The film THYAGA BHOOMI is considered the crown jewel of Subramaniyam’s work as a director. Based on the novel by Kalki, also called Thyaga Bhoomi, this film was the first in India to ever be banned by the British Raj. Why? It featured scenes glorifying Mahatma Gandhi and the increasingly popular struggle for freedom in India. Despite the ban, however – in fact, even before the British had a chance to impose the ban – the film already had become one of the biggest hits of its time, and one of the greatest successes of the industry.

Baby Saroja, S.D. Subbulakshmi and Papanasam Sivan played important roles in the film. A young female singer, D.K. Pattamaal, also made her debut as a playback singer in the film. She later went on to form the holy trinity of Carnatic music along with M.S. Subbulakshmi and M.L. Vasanthakumari.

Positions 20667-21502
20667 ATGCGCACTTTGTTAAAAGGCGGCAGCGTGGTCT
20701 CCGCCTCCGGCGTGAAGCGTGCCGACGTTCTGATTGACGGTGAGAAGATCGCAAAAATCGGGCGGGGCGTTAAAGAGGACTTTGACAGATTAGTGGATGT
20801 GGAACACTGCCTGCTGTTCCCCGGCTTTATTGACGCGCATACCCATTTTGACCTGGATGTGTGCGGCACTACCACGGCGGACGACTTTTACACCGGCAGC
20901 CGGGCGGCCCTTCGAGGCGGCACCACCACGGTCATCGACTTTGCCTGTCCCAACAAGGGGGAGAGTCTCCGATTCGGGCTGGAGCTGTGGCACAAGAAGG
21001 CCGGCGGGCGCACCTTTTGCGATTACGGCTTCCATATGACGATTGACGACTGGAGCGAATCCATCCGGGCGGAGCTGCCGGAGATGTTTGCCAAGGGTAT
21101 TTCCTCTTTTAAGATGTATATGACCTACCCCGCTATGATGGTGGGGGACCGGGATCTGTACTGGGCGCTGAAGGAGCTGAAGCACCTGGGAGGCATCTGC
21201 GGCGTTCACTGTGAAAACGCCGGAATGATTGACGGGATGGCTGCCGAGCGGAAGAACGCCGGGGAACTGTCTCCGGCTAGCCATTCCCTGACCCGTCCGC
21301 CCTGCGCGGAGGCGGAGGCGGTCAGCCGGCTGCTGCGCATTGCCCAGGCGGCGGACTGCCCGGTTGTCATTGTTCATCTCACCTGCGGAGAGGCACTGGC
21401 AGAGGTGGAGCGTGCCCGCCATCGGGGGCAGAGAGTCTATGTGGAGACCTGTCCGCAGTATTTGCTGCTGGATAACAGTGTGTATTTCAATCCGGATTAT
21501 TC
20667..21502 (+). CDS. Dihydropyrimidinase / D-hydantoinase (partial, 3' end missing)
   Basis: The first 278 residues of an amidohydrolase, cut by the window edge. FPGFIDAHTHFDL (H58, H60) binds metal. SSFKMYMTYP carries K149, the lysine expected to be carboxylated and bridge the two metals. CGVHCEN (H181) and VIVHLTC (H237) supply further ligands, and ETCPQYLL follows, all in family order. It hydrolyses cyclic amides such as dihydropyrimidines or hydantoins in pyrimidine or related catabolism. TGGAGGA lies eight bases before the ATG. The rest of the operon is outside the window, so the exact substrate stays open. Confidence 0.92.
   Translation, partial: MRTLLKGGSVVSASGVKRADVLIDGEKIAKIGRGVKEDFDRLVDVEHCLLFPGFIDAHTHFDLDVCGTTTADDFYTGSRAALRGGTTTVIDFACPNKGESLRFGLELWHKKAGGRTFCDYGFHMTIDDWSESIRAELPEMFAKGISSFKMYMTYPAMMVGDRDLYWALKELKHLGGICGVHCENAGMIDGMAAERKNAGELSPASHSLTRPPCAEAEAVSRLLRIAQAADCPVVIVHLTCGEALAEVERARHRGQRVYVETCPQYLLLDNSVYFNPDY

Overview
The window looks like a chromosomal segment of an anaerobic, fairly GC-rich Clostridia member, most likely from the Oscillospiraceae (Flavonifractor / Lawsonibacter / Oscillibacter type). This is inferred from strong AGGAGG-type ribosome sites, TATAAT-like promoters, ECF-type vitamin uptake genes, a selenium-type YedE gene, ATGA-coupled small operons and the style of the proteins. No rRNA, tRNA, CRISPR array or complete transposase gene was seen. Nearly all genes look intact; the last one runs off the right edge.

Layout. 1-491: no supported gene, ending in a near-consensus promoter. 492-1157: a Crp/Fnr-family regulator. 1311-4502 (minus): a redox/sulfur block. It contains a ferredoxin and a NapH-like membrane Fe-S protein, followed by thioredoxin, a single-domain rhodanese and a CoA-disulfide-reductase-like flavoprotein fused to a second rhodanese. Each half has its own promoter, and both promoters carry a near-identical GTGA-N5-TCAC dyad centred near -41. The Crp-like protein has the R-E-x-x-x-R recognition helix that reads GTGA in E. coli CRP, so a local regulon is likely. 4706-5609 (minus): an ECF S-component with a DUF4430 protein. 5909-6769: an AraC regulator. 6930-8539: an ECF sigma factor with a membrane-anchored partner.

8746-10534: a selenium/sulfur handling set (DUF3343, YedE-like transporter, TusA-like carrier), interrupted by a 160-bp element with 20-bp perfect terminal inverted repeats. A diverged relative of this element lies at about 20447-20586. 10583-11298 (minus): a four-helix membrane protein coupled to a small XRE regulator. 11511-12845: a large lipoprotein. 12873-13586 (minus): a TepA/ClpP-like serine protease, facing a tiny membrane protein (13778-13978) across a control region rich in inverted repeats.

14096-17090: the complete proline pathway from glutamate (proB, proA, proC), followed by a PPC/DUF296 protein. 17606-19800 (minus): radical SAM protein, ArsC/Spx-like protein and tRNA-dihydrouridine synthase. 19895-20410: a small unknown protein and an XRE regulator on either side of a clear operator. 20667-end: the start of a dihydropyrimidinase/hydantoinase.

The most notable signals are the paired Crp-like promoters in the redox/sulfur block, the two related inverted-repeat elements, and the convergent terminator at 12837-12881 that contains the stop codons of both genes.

An advertisement of the Film THYAGA BHOOMI from the magazine ANANDHA VIKATAN DEEPAVALI MALAR 1939

PC: From the archives of TCRC

[To be continued] We’ll be back next week with more hidden treasure from the history of Tamil cinema. Stay tuned! 

About the Author:

V.V. Prasad is a Electronics and Communication Engineer based from Chennai. He is currently involved in the role of a Researcher and Archivist in THE CINEMA RESCOURCE CENTRE.
He takes care of the non film materials like Photographs, Magazines, Lobby Cards, Song books etc of the archives. Cataloguing them and digitizing them are part of his current work.
His interests and passion lie on the research of Cinema particularly South Indian Cinema.

One thought on “The Pioneers of Tamil Cinema

  1. Fantastic piece.. The history piece of South Indian cinema brings out very intersting facets to the fore and is fascinating to learn about the emergence of legends who are still the doyens of Tamil cinema.